Spain’s national unity suffered a decisive blow on Friday afternoon when Catalan MPs in the 135-seat regional parliament voted for independence by a margin of 70 votes to 10.
In a response to the Catalan declaration, the Spanish government declared a state of emergency in Catalonia and moved to impose direct rule over Catalonia on Friday, stripping the region of its autonomy less than an hour after its parliament declared independence in a stunning show of defiance to Madrid.
Dozens of opposition Catalan MPs boycotted the secret ballot, marching out of the chamber in Barcelona before it took place and leaving Spanish and Catalan flags on their empty seats in protest.
But the Spanish Constitutional Court is likely to declare it illegal, and key international powers including Germany, the EU and the US back the Spanish position.
Although the Catalan declaration appears to be a doomed gesture, both sides’ moves take Spain’s worst political crisis in four decades to a new and possibly dangerous level.
Soon after the vote at the Catalan regional parliament, the national Spanish Senate made the unprecedented step of approving measures allowing the Spanish government to impose direct rule over Catalonia and a state of emergency in the Ctalan region..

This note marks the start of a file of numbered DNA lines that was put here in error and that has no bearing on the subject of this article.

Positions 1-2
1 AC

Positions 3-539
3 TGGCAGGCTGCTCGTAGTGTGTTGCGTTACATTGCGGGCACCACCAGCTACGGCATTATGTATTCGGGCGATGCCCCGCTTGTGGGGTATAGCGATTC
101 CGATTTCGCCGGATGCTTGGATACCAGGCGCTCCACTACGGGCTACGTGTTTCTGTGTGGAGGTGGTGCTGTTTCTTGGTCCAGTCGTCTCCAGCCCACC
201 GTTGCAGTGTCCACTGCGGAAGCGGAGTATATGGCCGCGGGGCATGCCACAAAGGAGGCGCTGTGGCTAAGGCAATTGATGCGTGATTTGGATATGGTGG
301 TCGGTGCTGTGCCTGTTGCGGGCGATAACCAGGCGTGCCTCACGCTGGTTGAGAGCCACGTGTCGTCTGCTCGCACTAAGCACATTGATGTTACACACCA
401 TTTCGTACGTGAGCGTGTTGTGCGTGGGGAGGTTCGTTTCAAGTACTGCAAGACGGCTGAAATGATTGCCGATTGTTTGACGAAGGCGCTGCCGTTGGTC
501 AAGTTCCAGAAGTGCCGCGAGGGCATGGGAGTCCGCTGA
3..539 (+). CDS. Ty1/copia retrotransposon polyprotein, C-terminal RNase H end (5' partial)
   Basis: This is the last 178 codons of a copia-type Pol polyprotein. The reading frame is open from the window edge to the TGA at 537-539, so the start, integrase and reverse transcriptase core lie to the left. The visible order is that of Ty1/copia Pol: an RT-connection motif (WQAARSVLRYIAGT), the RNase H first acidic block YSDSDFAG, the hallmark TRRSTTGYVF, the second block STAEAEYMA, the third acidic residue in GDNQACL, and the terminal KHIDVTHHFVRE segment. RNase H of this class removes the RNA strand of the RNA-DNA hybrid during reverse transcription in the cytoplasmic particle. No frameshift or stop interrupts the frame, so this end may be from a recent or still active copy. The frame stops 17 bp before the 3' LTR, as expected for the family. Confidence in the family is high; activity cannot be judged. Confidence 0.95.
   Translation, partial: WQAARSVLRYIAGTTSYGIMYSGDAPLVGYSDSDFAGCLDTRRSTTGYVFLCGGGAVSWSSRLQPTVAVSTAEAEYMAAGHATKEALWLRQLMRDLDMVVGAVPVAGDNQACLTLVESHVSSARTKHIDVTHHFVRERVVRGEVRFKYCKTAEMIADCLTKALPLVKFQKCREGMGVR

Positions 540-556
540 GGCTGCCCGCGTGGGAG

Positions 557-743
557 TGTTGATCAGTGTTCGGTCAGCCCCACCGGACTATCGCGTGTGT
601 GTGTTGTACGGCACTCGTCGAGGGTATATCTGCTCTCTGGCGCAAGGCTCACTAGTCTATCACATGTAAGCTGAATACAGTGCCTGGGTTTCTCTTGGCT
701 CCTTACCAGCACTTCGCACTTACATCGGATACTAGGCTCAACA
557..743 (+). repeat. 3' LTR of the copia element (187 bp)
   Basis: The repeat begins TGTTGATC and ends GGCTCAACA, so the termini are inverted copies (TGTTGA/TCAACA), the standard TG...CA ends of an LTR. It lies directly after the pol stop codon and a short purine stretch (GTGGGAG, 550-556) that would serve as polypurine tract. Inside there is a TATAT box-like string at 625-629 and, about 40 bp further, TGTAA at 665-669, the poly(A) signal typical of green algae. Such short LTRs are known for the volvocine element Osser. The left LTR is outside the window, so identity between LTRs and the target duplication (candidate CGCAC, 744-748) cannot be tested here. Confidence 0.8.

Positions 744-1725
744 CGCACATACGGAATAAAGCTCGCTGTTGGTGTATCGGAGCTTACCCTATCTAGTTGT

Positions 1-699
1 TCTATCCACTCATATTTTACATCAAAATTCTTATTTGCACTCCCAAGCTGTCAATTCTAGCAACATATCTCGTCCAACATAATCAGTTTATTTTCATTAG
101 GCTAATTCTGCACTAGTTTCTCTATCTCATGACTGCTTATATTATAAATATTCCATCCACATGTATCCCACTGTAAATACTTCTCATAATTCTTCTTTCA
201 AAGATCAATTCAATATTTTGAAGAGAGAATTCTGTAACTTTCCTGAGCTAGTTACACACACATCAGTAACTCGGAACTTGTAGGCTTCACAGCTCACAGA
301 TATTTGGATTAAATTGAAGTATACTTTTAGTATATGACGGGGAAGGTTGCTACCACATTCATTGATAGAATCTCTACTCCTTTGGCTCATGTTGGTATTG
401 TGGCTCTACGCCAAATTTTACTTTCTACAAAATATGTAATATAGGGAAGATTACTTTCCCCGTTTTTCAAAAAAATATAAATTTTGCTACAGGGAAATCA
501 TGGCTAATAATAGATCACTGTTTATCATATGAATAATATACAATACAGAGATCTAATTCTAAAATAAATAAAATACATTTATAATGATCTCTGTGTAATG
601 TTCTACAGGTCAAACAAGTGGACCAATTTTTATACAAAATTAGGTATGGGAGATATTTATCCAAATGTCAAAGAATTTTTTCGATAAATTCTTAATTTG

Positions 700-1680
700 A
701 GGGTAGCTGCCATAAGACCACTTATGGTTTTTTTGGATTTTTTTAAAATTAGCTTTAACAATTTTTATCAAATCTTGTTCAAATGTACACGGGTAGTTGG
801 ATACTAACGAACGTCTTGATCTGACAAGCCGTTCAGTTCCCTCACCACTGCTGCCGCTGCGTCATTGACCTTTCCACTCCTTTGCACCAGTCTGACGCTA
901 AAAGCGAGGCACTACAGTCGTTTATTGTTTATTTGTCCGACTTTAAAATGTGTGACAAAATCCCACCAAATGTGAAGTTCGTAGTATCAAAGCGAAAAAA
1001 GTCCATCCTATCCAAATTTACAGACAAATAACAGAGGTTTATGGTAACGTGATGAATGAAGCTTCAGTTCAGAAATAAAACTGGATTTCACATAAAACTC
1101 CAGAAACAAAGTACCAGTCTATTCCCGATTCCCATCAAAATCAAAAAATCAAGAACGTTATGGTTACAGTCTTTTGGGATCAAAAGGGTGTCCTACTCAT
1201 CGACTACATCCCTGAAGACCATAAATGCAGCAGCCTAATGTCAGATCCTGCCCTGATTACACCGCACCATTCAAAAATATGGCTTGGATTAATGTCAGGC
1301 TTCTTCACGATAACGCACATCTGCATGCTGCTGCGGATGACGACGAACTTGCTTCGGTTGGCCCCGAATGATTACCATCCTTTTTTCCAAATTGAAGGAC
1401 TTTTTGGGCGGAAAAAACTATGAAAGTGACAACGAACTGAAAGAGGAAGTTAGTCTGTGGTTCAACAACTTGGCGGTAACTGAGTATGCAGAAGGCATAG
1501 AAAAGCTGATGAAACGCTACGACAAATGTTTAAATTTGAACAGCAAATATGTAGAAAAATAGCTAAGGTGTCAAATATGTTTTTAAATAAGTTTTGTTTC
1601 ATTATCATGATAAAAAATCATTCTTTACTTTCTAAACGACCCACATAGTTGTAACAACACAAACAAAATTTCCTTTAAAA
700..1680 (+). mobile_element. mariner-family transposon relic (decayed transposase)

Urging calm, Mr Rajoy said: "Spain is a serious country, it is a great nation and we are not prepared in any way to allow some people to liquidate our constitution."
Rajoy options could include the firing of Catalan leaders, and the Spanish government taking control of the region's finances, police and publicly owned media.
Much will now depend on how the Spanish government goes about removing Catalan officials from office and how pro-independence activists and the regional police force, the Mossos d’Esquadra, react to the intervention.
How would that be achieved is a matter of speculation, will we see armed troops or Spanish police march into Catalonia and forcibly take over the government?
For instance, a ship which is carrying around 10,000 Spanish police officers is docked in Barcelona, just waiting for a command from Madrid to deploy in the city.
The United States the EU and all the other major European states have said Catalonia was an “integral part of Spain” and that that they support the Spanish government's efforts to keep the nation “strong and united.”, and will not recognise an independent Catalan republic.